This weekend I ran my 9th race of 2012. My goal is to run 12 races this year. All of the rest are scheduled, now I just have to get out there and run them. Not such a big deal except this last race.
As the date for this 12k grew closer, I suddenly had second thoughts. Could I run the distance? How hard was this course? Was I biting off more than I could chew?
About 3 days before my race, I actually considered not going. I was getting way to stressed out over not knowing how this trail race would go and I knew little about the area and every email sent to me from the racing team setting up the event had me chickening out fast.
But lots of my fitness friends here encouraged me to stay the course and go through with it. They reminded me that if I didn’t go, I’d regret it and some reminded me that I don’t have to break any records, I just need to cross that finish line.
Even at home I was being gently encouraged to not back out. Although I was still nervous and concerned about this race, I promised I would not skip it. That I would get up and go.
So I did.
I got up and got myself ready. My stomach was a little uneasy due to nerves but I still managed some cereal and coffee. I gathered my things and headed out. The morning was crisp, something we haven’t felt in awhile so I enjoyed the clear morning and the cool looking clouds on my way to the canyon.
I was blessed to get a new phone that has a few new-to-me gadgets and apps. Like a panoramic photo option. See?
So there I am, all nervous and jumpy and it was chilly so I start to warm up after I snapped some pictures of the morning sky and the area we were in. I love new toys!
Then they had us gather so they could explain the course. It was a small group so no mics were used and no sound system. Just the organizer and his iPad. I remembered my March race and how I found it refreshing to run such an intimate event where you felt like family and friends gathering not just a herd of race numbers.
We were told that the 12k race was marked by yellow ribbons and to follow along till the yellow ribbons separated from the pink ribbons (20k) with a left hand turn. We were told then that it would be all downhill from there for the 12k racers. We laughed politely and continued to listen. I didn’t realize how true that statement would be.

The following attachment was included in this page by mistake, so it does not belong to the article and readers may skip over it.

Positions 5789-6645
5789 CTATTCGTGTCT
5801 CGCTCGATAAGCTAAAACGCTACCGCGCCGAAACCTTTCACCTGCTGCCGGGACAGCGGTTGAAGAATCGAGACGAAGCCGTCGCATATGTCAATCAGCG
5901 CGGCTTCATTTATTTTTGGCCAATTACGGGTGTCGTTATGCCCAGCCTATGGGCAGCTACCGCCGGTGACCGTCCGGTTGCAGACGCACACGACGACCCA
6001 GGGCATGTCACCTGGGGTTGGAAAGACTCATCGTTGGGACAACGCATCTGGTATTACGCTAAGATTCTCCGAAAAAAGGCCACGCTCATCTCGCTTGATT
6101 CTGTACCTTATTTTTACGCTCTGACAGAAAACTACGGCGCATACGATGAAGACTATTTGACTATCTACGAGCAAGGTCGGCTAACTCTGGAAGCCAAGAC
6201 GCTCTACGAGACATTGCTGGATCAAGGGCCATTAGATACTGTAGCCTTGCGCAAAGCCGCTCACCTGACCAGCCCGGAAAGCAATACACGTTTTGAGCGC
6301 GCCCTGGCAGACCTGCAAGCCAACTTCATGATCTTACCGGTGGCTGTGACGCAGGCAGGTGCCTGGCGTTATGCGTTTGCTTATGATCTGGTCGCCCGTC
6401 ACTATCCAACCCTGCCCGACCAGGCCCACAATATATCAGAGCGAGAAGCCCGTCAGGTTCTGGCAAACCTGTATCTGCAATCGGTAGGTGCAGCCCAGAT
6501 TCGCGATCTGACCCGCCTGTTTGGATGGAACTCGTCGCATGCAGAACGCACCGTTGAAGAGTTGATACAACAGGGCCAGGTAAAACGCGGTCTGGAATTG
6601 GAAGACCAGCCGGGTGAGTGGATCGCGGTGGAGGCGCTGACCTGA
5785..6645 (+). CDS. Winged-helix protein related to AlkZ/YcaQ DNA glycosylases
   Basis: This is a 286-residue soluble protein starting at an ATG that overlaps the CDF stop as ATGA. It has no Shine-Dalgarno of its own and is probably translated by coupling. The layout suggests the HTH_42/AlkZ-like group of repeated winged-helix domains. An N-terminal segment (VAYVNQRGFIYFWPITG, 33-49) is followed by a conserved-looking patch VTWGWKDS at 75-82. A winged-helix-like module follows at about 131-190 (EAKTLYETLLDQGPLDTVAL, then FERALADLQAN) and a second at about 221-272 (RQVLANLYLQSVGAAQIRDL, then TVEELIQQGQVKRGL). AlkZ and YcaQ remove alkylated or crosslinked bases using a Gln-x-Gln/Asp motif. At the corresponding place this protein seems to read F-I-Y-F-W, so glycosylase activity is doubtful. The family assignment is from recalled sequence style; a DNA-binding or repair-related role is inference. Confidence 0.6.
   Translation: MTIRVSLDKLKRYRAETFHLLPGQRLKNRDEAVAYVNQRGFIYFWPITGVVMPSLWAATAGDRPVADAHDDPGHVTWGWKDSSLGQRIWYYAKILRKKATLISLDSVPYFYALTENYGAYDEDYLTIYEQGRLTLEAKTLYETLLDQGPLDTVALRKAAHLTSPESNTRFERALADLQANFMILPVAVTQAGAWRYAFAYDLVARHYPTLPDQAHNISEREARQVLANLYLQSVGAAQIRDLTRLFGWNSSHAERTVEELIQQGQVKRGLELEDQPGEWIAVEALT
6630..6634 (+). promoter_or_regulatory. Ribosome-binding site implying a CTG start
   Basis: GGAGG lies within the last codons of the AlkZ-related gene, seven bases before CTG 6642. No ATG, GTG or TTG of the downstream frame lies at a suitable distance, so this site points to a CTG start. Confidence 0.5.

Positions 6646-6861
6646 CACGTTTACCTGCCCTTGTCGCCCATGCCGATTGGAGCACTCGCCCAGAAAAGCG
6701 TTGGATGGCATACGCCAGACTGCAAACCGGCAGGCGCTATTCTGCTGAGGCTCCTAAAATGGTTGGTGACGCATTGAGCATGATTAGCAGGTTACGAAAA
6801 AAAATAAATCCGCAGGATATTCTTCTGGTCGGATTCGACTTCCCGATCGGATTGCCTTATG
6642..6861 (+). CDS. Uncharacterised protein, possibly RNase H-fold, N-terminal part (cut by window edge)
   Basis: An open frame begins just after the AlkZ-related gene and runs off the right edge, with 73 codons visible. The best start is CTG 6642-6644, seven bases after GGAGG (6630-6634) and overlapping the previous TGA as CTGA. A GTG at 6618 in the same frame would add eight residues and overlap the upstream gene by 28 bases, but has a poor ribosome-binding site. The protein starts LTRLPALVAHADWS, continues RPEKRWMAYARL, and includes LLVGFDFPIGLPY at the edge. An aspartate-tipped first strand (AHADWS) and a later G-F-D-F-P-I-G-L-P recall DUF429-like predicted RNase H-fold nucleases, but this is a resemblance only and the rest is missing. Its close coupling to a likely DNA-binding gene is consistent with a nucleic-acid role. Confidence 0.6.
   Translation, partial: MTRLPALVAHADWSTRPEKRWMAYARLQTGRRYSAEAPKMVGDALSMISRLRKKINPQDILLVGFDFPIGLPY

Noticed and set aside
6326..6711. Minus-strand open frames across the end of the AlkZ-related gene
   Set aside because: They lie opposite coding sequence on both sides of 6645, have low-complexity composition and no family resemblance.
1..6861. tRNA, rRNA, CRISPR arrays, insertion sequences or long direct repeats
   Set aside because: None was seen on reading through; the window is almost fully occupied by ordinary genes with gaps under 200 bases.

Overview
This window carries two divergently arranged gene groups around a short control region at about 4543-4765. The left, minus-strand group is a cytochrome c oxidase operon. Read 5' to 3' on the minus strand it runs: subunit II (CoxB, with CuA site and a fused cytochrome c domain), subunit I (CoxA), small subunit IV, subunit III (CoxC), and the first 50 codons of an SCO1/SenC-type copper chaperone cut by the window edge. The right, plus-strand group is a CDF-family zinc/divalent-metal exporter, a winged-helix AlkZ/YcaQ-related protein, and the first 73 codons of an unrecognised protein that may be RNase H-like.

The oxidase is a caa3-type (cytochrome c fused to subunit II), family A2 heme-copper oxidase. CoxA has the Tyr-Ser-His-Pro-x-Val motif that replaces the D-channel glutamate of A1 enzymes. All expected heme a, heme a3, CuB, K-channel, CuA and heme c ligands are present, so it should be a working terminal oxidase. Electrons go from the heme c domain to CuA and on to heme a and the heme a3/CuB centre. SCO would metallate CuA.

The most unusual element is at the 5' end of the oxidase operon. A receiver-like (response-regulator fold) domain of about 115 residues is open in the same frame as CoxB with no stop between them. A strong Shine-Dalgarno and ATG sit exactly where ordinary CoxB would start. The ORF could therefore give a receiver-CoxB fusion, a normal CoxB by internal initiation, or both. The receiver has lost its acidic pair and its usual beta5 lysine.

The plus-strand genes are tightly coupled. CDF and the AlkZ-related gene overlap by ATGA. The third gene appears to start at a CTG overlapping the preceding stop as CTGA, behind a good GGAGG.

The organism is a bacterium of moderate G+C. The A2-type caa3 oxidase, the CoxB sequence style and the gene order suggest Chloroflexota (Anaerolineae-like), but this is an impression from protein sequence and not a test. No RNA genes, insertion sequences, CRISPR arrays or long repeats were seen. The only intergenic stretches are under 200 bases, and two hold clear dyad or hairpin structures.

Without a gun or a bell or a whistle, they sent us off with waves and wishes of “Good luck”. I took up the rear of the crowd and got myself set at a slower pace with the intention of running straight through as best I could.
The first mile was simple and I quite enjoyed it. We ran along a fireline in a single conga line type progression. It was kinda cool to look ahead and see the other faster racers all in line trailing up the hill side in single-file. We crossed a bridge and climbed some steep little jumps then came down a bit to join a double wide path on the other side.
That was when I saw it. “The Hill”….I have no words to describe the monstrosity of the climb I had ahead of me around mile 1.5. All I know is that I started up with a quick paced walk that dissolved into a crawl about 3/4 the way up. At that point I made a mistake and looked behind me. Vertigo set in so fast I teetered a bit.
Yeah…no more looking behind me.
For the next 3 or 4 miles, it was mostly uphill. I felt like I would NEVER stop climbing. At about 4.5 miles I seriously stopped and wanted to scream. I was frustrated, tired, and sore. My calves were burning and so was my chest. Our 12k course reached an elevation of 1600ft and I was feeling it with every breath.
Twice I rolled my right ankle but refused to sit or give up because I knew it only meant that my muscles would tighten up, making it tougher for me to finish.
Around mile 5 I saw the fork in the road and knew to go left and start my descent. Now if you’ve already done the math you can see how this will end. If not, here it is: A 12k is 7.4 miles (roughly). For 5 miles we went up, up, UP! That leaves about 2.5 miles to descend. Ah yup! That’s a pretty steep descent. For 2 miles we went from 1600ft down to our base level of 850 ft. For 0.5 miles it flattened out and I just kinda limped along slowly, tired and sore but so so so ready to be finished.
And there it was. The end of the course. There was two girls calling out our bib numbers as we neared and they cheered for us as we ran past to the organizer who clocked us out on his trusty iPad. I gotta say, for a simple set-up, they do a great job of keeping things organized and well run.
I finished in 1:47:17 with an average pace of 14:17 minutes per mile. That’s not too bad when there were sections of the course that I was literally crawling up.
It was the most technically difficult race I’ve completed yet. But complete it I did. Not more than a few minutes later did I send my boyfriend a text and tell him I could do a half marathon. Not because I know I could do the distance but because I know no matter how hard the course is, I will finish it.
Thanks to the folks at Into The Wild OC for putting on another great race. It was tough but worth the effort and experience!